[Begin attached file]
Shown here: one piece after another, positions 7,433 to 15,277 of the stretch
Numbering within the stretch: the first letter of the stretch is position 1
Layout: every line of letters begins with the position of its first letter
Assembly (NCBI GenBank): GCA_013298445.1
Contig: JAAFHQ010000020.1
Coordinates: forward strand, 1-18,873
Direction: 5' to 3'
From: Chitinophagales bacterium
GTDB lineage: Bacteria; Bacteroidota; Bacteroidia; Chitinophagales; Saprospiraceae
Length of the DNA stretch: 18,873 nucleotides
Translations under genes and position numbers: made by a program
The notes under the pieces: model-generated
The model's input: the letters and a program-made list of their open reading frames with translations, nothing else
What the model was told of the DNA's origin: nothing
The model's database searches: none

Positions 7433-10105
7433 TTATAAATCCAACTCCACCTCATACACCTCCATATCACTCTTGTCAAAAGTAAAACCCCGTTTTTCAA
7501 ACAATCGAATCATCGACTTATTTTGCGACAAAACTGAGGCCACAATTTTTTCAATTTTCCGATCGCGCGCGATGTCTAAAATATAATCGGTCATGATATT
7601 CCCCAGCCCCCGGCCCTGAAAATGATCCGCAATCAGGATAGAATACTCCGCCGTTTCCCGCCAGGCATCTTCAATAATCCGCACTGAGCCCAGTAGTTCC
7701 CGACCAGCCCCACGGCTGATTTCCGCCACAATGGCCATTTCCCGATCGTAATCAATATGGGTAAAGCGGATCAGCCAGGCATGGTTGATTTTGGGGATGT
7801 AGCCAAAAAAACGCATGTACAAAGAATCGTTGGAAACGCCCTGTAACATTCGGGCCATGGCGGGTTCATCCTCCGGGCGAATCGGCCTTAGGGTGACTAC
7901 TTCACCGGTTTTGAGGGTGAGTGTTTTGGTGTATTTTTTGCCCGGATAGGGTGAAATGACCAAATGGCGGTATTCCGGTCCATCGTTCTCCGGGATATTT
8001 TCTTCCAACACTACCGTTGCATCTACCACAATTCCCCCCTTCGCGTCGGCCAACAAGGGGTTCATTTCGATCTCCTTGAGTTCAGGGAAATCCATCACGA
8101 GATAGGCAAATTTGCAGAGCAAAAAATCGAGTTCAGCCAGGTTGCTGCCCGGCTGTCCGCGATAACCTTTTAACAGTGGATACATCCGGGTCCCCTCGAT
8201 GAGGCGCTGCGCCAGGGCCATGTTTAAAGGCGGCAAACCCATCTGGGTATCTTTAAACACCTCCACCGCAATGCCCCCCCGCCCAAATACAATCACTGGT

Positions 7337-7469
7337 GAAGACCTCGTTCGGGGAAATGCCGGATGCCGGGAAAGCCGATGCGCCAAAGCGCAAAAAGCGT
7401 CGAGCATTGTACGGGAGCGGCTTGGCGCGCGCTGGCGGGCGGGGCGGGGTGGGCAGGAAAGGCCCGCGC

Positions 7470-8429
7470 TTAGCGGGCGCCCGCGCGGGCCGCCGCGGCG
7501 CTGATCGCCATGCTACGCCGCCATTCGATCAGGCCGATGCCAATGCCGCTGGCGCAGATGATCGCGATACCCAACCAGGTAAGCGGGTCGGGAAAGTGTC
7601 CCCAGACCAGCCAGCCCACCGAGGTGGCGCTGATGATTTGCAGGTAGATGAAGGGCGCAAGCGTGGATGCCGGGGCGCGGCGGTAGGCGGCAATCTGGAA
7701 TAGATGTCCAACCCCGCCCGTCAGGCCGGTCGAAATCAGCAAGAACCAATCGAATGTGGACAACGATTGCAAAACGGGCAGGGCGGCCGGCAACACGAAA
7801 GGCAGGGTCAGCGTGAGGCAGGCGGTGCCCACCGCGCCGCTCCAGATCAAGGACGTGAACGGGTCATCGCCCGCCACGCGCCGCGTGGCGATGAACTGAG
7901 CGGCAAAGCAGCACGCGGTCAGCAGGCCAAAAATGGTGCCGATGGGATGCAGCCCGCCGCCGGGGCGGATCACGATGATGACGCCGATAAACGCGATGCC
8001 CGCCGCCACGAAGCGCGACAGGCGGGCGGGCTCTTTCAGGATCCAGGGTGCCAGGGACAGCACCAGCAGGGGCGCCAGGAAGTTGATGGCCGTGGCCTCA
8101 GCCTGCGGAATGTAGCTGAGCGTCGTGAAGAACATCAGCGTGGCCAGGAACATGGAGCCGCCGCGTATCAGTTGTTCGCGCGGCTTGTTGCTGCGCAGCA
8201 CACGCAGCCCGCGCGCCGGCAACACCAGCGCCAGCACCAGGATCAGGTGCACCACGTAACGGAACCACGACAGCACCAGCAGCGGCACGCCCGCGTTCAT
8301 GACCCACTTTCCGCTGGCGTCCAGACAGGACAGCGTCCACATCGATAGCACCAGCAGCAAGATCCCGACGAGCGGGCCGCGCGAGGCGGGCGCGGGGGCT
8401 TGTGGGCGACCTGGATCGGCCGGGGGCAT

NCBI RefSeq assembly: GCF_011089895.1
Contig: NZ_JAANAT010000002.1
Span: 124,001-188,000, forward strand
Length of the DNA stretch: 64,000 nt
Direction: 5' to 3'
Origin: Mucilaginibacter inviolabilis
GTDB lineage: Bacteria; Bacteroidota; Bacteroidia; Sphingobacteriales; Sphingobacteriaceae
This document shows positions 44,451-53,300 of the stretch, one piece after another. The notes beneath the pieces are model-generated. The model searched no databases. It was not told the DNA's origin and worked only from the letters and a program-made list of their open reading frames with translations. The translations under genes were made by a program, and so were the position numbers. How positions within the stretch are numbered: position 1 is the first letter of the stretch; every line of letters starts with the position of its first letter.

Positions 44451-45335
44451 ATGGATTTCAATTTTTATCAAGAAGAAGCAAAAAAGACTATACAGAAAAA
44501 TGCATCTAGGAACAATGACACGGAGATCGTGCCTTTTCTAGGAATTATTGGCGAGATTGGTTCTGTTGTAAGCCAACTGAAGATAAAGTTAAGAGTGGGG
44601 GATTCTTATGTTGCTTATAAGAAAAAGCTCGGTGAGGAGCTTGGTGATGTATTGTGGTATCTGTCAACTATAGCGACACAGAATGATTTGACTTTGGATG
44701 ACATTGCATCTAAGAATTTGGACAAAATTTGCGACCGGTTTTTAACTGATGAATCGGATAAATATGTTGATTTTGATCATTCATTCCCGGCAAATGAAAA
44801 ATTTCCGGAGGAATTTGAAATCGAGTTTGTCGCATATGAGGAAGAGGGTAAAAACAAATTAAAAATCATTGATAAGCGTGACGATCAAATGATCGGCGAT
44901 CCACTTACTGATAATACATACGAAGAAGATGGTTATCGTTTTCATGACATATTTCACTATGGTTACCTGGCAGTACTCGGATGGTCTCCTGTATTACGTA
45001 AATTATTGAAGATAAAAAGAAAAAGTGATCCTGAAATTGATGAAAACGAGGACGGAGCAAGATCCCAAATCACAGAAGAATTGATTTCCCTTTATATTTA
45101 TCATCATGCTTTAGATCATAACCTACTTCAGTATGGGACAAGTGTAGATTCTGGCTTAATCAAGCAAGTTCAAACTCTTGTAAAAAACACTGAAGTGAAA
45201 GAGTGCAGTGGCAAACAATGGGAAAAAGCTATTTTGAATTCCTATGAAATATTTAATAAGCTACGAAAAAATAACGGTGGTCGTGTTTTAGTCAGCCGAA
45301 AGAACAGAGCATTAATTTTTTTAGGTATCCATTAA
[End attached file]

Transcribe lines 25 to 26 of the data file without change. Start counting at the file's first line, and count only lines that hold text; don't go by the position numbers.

8201 GAGGCGCTGCGCCAGGGCCATGTTTAAAGGCGGCAAACCCATCTGGGTATCTTTAAACACCTCCACCGCAATGCCCCCCCGCCCAAATACAATCACTGGT

Positions 7337-7469